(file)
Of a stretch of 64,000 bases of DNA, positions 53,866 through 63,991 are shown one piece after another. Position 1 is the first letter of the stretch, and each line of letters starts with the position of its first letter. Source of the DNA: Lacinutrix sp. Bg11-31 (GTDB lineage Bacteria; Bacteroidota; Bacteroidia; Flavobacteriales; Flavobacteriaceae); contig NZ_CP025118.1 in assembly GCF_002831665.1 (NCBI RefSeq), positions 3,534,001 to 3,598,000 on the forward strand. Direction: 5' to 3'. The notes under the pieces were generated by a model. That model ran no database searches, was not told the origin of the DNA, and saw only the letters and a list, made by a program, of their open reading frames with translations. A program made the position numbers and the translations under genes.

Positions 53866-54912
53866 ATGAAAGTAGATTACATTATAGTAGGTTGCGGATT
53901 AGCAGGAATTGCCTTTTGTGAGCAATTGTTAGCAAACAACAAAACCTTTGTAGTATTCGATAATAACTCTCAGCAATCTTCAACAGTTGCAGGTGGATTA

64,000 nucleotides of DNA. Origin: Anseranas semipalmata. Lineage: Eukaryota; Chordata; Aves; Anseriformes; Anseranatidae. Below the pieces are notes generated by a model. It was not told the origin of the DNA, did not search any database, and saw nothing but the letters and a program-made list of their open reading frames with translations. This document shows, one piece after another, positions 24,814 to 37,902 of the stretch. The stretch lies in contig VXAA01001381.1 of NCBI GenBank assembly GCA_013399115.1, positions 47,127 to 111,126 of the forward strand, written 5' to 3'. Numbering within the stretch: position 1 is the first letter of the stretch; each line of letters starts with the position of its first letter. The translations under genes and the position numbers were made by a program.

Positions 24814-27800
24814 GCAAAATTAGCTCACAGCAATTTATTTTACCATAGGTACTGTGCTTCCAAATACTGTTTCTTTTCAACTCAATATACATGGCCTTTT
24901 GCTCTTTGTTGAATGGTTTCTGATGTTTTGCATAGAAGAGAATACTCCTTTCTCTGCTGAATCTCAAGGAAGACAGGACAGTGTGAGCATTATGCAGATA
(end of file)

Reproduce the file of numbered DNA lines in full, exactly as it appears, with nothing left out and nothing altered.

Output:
Of a stretch of 64,000 bases of DNA, positions 53,866 through 63,991 are shown one piece after another. Position 1 is the first letter of the stretch, and each line of letters starts with the position of its first letter. Source of the DNA: Lacinutrix sp. Bg11-31 (GTDB lineage Bacteria; Bacteroidota; Bacteroidia; Flavobacteriales; Flavobacteriaceae); contig NZ_CP025118.1 in assembly GCF_002831665.1 (NCBI RefSeq), positions 3,534,001 to 3,598,000 on the forward strand. Direction: 5' to 3'. The notes under the pieces were generated by a model. That model ran no database searches, was not told the origin of the DNA, and saw only the letters and a list, made by a program, of their open reading frames with translations. A program made the position numbers and the translations under genes.

Positions 53866-54912
53866 ATGAAAGTAGATTACATTATAGTAGGTTGCGGATT
53901 AGCAGGAATTGCCTTTTGTGAGCAATTGTTAGCAAACAACAAAACCTTTGTAGTATTCGATAATAACTCTCAGCAATCTTCAACAGTTGCAGGTGGATTA

64,000 nucleotides of DNA. Origin: Anseranas semipalmata. Lineage: Eukaryota; Chordata; Aves; Anseriformes; Anseranatidae. Below the pieces are notes generated by a model. It was not told the origin of the DNA, did not search any database, and saw nothing but the letters and a program-made list of their open reading frames with translations. This document shows, one piece after another, positions 24,814 to 37,902 of the stretch. The stretch lies in contig VXAA01001381.1 of NCBI GenBank assembly GCA_013399115.1, positions 47,127 to 111,126 of the forward strand, written 5' to 3'. Numbering within the stretch: position 1 is the first letter of the stretch; each line of letters starts with the position of its first letter. The translations under genes and the position numbers were made by a program.

Positions 24814-27800
24814 GCAAAATTAGCTCACAGCAATTTATTTTACCATAGGTACTGTGCTTCCAAATACTGTTTCTTTTCAACTCAATATACATGGCCTTTT
24901 GCTCTTTGTTGAATGGTTTCTGATGTTTTGCATAGAAGAGAATACTCCTTTCTCTGCTGAATCTCAAGGAAGACAGGACAGTGTGAGCATTATGCAGATA